I’m 68 and retired from my full-time job last year.
I have just taken advantage of the pension freedoms, drawing down the tax-free lump sum of my pension in cash, which I have reinvested into the stock market and funds to give me a bit more flexibility.
Now I’m due to remortgage and my lender is being difficult about my income – it won’t accept all of the income I earn from my investments and says only half counts towards my mortgage payments.
Remortgage woes: a specialist mortgage broker can help borrowers with complicated affairs
I really don’t want to have to sell some investments to pay down the mortgage so that the sums work on my remortgage.
Even more ludicrous is that remortgaging will actually save me money on my monthly payments, which I am already paying.
This seems mad. What are my options?
Sarah Davidson of This is Money replies: You are not alone in finding yourself in this conundrum, especially if you’ve retired after 2014 and haven’t needed to remortgage before now.
The reason for this is the Mortgage Market Review – a set of rules imposed on banks and building societies by the City watchdog, the Financial Conduct Authority from April 2014.
These fundamentally changed the way that mortgage lenders had to assess borrowers’ applications.
Previously, they’d calculate what you could borrow on a multiple of your annual income.
Following the introduction of these rules, they must look at your full income picture, its reliability, your living costs and other expenditure and then work out if you can ‘afford’ the repayments from what’s left over.
There were several other changes that resulted from the new rules.
Investment income is variable, so most lenders will only accept part of your expected income as being reliable to calculate your affordability for the mortgage.
Additionally, because a large number of retirees rely on variable income like this (more so since annuity rates fell through the floor following the base rate cuts to 0.5 per cent in 2009) older borrowers have found it more complicated to get a mortgage.
Then there was the rule that required lenders to be able to show that borrowers would be able to afford the repayments for the full-term of the mortgage.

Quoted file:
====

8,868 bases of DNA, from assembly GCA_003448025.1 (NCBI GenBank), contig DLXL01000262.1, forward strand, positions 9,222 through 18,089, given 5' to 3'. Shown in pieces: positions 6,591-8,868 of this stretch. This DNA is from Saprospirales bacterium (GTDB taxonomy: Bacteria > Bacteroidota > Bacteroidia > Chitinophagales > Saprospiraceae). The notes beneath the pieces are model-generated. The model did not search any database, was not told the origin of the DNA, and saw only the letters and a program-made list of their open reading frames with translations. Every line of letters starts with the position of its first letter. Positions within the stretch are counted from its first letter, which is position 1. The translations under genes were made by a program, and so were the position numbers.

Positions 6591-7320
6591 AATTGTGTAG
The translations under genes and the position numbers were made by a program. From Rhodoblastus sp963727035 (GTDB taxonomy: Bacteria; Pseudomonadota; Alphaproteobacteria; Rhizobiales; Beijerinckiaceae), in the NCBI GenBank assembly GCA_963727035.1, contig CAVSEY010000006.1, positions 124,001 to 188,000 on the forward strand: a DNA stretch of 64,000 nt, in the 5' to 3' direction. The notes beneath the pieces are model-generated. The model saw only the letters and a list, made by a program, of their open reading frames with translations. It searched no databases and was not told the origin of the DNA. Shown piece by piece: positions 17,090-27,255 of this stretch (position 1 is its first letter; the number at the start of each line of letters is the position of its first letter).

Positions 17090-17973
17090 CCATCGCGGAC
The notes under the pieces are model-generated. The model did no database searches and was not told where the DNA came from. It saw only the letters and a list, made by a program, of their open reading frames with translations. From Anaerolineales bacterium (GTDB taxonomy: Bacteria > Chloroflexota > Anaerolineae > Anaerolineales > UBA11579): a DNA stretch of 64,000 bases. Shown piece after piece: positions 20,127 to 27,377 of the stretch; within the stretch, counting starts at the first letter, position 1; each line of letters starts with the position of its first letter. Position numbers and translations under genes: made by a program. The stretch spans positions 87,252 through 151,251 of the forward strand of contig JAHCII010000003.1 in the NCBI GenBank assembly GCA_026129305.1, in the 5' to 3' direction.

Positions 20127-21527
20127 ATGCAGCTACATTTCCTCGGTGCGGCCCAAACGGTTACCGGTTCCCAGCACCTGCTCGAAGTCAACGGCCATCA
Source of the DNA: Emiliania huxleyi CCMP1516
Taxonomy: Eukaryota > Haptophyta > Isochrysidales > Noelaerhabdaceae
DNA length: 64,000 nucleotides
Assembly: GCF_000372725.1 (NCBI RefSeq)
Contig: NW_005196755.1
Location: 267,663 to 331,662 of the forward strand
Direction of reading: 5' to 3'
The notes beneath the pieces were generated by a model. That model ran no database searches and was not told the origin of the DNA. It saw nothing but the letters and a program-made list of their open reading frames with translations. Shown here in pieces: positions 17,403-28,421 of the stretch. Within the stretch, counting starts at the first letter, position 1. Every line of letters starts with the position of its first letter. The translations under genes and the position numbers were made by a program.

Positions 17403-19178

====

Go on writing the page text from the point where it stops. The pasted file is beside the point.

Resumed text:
This pulled maximum age limits way down, especially for those – even in their 50s and still working – who didn’t have a final salary pension or know what their income in retirement would be 25 years hence.
Maximum age limits have since started to rise again with the building societies leading the way on this, so don’t be disheartened.
One more thing, you don’t mention whether you’re on an interest-only mortgage but these have also got harder to secure, with many lenders requiring that borrowers switch to a capital repayment deal when they remortgage onto a new product.
This would see your monthly payments jump even if the rates on offer are lower than you’re already paying.
This might all sound rather depressing but there are actually a number of options for you to consider so don’t despair.
Smaller lenders and building societies have made it their business to help people in just your situation over the past few years.
The best thing to do is speak to an independent mortgage broker who specialises in helping older borrowers get a good deal and who will have access to a range of lenders that will help you.
To give you a further idea of what one of these lenders might be looking for, we asked a building society chief executive who specialises in cases just like yours to answer your question.
Mark Bogard: CEO of Family Building Society
Mark Bogard, chief executive of Family Building Society, replies: There are lots of moving parts in your situation that need to be looked at carefully.